http://my.webserver.com/image.png and it will be included. (Note it will only be linked, not displayed.) If instead you want to upload a picture to Wikibooks.org, you can use commons:Commons:Upload as a logged-in user and once it is uploaded, you can refer to it in your wiki pages as above, by including its file name :[[File:NameOfImage.png|Alternate Text]].

See also Wikibooks:Media.

How can I delete uploaded items?[edit]

Only Wikibooks:Administrators can delete uploads, but anyone can upload a new item with the same name, thereby replacing the old one.

How do I describe images?[edit]

Click on the image to get the description page. Also, when you upload the file everything you put in the upload summary is placed into the image's description page. See Image:Introductory Physics fig 4.3.png for an example of what goes onto one of these pages. See also: Wikibooks:Image use policy

Can I give the references in a book?[edit]

Yes. See Help:Editing#References and Template:Reflist.

Can I link to a specific section header if there are multiple section headers of the same name? If so, how?[edit]

Yes, you can. Each section header, regardless of size or depth, has a number corresponding to how many times that header's name has already appeared on the page. The number is "1" for the very first instance, "2" for the next, "3" for the next, and so on. You can link to each header just like a normal header, but using that number after the header's name (i.e. if there are three headers named "Foo," then the first can be linked to like so: [[#Foo 1]], the second. [[#Foo 2]], and the third, [[#Foo 3]]). Using the number "1" for the first header is generally superfluous, as the software will automatically link to the first header without using the number (i.e. [[#Foo]]). If you don't want the number to show, then you have to use a piped link (e.g. [[#Foo 2|Foo]]).

If you don't know how many times a given header has already appeared on a page (and thus the number to use), there are two ways to find out.

  1. Use the table of contents.
    If a table of contents appears on the page, click on the header that you wish to link to. The page will jump to that header. Now, look at the URL. At the end, it will show the ID of the header in question. An example of a URL who has just been linked to a header, whose name has already appeared twice (and so is the third instance), and whose name is "Foo:"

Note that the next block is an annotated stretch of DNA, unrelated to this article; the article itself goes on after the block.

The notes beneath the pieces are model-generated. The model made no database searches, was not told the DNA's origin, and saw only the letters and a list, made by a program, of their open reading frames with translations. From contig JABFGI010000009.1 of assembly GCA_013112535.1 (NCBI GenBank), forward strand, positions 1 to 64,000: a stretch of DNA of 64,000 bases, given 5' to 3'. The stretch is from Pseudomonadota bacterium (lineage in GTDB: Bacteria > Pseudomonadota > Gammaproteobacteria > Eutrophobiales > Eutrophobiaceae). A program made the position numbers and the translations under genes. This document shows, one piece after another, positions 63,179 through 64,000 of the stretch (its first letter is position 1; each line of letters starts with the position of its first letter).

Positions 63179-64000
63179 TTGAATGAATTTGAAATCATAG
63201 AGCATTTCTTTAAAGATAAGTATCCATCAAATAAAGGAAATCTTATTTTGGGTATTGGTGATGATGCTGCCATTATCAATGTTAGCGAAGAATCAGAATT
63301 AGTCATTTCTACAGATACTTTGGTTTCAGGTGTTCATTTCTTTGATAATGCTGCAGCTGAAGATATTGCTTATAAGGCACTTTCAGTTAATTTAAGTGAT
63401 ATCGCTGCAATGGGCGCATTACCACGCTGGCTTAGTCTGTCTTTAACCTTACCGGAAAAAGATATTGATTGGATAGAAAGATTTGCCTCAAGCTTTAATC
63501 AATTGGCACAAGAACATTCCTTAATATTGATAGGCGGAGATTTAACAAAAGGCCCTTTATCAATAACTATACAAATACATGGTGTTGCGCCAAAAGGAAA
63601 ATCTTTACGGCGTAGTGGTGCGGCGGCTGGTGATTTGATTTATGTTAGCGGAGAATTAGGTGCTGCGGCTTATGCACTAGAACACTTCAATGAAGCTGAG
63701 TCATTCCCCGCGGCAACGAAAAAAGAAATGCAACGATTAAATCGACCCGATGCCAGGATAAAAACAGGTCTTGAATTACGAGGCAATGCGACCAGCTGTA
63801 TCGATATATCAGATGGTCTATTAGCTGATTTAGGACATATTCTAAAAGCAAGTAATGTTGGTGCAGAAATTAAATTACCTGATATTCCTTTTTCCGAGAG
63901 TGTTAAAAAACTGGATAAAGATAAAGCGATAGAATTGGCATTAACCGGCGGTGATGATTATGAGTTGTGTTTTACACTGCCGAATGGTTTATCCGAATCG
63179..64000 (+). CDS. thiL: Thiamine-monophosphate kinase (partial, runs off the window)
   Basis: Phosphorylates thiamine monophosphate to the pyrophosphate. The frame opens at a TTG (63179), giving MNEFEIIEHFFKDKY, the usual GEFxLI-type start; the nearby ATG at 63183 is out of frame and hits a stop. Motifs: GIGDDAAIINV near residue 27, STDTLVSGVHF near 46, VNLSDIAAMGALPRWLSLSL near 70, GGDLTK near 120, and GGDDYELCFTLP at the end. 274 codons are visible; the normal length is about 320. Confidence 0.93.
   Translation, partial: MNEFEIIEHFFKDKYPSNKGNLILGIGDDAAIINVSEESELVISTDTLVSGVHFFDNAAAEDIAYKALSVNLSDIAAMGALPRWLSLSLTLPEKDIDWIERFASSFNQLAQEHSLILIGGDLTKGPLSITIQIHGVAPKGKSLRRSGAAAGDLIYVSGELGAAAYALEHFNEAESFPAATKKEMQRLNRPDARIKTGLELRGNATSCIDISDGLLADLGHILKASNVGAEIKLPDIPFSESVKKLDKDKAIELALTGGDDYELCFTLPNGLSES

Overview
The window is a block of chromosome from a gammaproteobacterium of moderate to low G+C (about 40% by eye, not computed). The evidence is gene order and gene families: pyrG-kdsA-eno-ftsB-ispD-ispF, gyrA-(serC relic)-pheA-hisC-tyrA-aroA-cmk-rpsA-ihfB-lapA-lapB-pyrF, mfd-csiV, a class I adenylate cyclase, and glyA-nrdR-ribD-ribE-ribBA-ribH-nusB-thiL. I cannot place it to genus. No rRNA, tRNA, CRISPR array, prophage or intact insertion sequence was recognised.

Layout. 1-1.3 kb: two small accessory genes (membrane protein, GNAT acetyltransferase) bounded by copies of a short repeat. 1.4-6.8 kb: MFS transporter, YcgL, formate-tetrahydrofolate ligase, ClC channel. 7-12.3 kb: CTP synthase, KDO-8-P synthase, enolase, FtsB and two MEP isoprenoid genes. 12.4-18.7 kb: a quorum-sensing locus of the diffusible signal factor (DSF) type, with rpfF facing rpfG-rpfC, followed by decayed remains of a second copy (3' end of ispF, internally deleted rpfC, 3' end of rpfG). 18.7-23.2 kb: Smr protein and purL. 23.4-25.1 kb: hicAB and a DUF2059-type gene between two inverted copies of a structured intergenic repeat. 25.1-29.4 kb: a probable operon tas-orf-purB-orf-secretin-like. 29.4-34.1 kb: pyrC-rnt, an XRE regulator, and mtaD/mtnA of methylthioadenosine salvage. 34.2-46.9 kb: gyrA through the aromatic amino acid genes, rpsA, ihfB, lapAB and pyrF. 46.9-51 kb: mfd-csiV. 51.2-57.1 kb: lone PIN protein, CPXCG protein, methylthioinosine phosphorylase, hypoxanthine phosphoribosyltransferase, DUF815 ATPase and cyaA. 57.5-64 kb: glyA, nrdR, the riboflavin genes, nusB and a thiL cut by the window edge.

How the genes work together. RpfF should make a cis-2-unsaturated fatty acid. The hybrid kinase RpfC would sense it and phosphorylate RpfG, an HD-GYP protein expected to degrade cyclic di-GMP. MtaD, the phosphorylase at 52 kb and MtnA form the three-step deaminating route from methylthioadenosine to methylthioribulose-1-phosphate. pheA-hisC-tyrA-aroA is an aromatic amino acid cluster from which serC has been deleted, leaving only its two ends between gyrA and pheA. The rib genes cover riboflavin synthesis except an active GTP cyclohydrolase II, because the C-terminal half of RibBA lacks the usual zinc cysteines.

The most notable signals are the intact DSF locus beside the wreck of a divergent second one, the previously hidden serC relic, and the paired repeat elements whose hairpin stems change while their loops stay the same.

http://meta.wikimedia.org/wiki/Example_article#Foo_3
    The header link at the end of the URL shows that to link to this header, you would use [[#Foo 3]].
  2. Look at the source.
    While looking at the source, first find the section you're looking for, and then look at its ID tags. It will show the number in that tag. An example for a header, whose name has already appeared once (and so is the second instance), and whose name is "Foo:"
    <p><a name="Foo_2" id="Foo_2"></a></p>
    <h3>Foo</h3>
    The ID and name tags (the ones that say "a name=" and "id=") show that this header can be linked to with [[#Foo 2]].

How do I get a page deleted?[edit]

First you should review our deletion policy. If a page qualifies for speedy deletion you can add {{delete|your reason}} to the top of the page. Otherwise you should add {{rfd}} to the top of the page and add a new section to Wikibooks:Requests for deletion explaining why the page ought to be deleted.

How can I easily change the title of a book?[edit]

Use the MOVE button/link at the top of the page to change the title of your book.

How do I archive my User Page?[edit]

See Help:Pages#Archiving

Can I put preformatted text inside a numbered list?[edit]

Yes, if you use the HTML <ol> and <li> tags and the <pre> tag like this:

<ol>
<li>one</li>
<li>two
<pre>
here are a couple lines
of preformatted text
</pre>
</li>
<li>and the numbering</li>
<li>does not start over</li>
</ol>
  1. one
  2. two
    here are a couple lines
    of preformatted text
    
  3. and the numbering
  4. does not start over

Can I use transparent borders on a table?[edit]

Yes. The easiest way to write this is using wiki table notation with a different background for the table and for each row.

{| style="background:transparent;"
 |- style="background:#0075ff;"
 | abc || def ||ghi
 |- style="background:#0075ff;"
 | jkl || mno || pqr
 |}
abc def ghi
jkl mno pqr

Can I change the style of something throughout a page without having to repeat the style?[edit]

There are two ways this can be done.

Method 1: This can be done by using a template and using the template repeatedly on the page instead. For example add <pre style="border:pink; ...">{{{1}}}</pre> to Template:Template sandbox and use {{template sandbox|some text}} throughout the Wikibooks:Sandbox page. Everyone will see what you see.

Method 2: You can set this up once using CSS on your User Style. Then every "pre" tag will have the same pink-on-yellow style. However, every person that wants to see that style will need to set it up in their own personal "User style". That allows people to see a yellow-on-pink style if they want, without messing up your pink-on-yellow view.